So the pairing of these two, on paper, doesn't seem to offer anything all that different than those things that any listener can get from either Vampire Weekend or Ra Ra Riot. This is essentially the partnership of a multi-instrumentalist/idea-man with a vocalist who has a specific sound and sensibility. Discovery itself then, as a band, should be a hyper-literate merging of VW's breezy guitarisms and the somewhat more baroque sound of RRR anchored by Miles' vocal flourishes. What we get on the self-titled (and only) LP is something completely different.
Discovery plays like an Adderall-fueled cruise through 80s pop that somehow ditches cheesy sentimentalities and perfects the ideal of 2000s eclecticism, then struts to the door of the club and walks in like it's on the list. Drums are programmed to impossibilities throughout; synths operate seemingly with an artificial intelligence that ramps emotions up and down at will; tempos are skewed to create insanely heart-wrenching breakdowns ("So Insane"); Auto-Tune shows up in what might be its first appearance in indie pop, taking Wes Miles' surgically-precise voice into ranges it was never meant to go (" Osaka Line Loop", "Can You Discover?"). This is an act that dared to take on the Jackson 5 with a cover of "I Want You Back" - they shot for the King of Pop and dared not miss, creating a refreshing take on the song that juiced up its inherent danceability every bit as much as it tugged at the same heartstrings as version 1.0.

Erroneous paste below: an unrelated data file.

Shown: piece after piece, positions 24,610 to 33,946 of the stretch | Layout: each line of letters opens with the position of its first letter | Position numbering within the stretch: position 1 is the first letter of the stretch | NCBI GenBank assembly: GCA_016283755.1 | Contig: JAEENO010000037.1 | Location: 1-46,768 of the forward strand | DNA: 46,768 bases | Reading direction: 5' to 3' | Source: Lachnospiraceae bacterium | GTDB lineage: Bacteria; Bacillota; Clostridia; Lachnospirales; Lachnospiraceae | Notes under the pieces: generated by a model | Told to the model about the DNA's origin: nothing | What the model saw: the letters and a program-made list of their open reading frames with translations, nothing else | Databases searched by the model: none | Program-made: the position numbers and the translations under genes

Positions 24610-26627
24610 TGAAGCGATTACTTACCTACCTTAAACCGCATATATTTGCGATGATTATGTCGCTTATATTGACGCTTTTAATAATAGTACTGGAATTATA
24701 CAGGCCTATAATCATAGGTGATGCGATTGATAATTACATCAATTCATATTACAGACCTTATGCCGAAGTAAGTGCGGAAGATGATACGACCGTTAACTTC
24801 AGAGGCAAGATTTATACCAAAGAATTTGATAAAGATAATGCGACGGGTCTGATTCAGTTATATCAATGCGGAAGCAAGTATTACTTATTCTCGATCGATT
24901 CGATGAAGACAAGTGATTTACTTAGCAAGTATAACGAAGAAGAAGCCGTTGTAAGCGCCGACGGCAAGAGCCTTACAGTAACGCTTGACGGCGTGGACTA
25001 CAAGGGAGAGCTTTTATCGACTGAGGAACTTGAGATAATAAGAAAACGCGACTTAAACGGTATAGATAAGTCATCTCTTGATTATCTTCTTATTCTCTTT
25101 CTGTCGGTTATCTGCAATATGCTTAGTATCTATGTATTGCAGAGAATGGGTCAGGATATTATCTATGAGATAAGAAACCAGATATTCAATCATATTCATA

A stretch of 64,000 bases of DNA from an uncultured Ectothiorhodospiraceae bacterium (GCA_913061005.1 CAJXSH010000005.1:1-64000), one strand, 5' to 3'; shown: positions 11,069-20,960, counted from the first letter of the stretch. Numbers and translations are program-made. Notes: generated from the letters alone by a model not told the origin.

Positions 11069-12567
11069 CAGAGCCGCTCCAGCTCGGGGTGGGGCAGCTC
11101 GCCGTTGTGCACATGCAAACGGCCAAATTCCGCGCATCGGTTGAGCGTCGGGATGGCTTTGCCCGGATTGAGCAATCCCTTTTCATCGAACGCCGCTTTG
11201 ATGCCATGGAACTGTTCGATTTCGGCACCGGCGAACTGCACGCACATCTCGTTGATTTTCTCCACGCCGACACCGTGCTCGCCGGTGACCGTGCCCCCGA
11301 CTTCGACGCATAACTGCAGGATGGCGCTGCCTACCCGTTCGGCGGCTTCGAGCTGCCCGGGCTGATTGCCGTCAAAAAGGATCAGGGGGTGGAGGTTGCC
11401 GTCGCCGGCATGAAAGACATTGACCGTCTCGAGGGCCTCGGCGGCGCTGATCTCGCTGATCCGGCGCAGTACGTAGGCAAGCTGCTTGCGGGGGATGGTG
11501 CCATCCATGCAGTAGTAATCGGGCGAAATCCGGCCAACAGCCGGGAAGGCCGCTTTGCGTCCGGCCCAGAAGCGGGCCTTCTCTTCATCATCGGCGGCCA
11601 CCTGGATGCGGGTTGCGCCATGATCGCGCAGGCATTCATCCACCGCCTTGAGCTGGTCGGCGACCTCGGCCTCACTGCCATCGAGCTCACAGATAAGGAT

The rainbow-colored cover of the album and the track listing mapped out on that back as a fantasy diagram for a public transport system spoke to the idea of a band that was all-inclusive and one that wore its love for city life as a badge of honor. Inclusivity as a guiding principle also allowed for a smattering of other artists to join in the fun, like VW's Ezra Koenig ("Carby") and Dirty Projectors' Angel Deradoorian ("I Wanna Be Your Boyfriend"). The vibe is essentially that of a neighborhood block party where everyone is invited and encouraged to bring their favorite music, but at the same time it has the hermetically insulated quality of a couple mad professors in the lab cooking up a potion designed to make the whole world do the Bartman.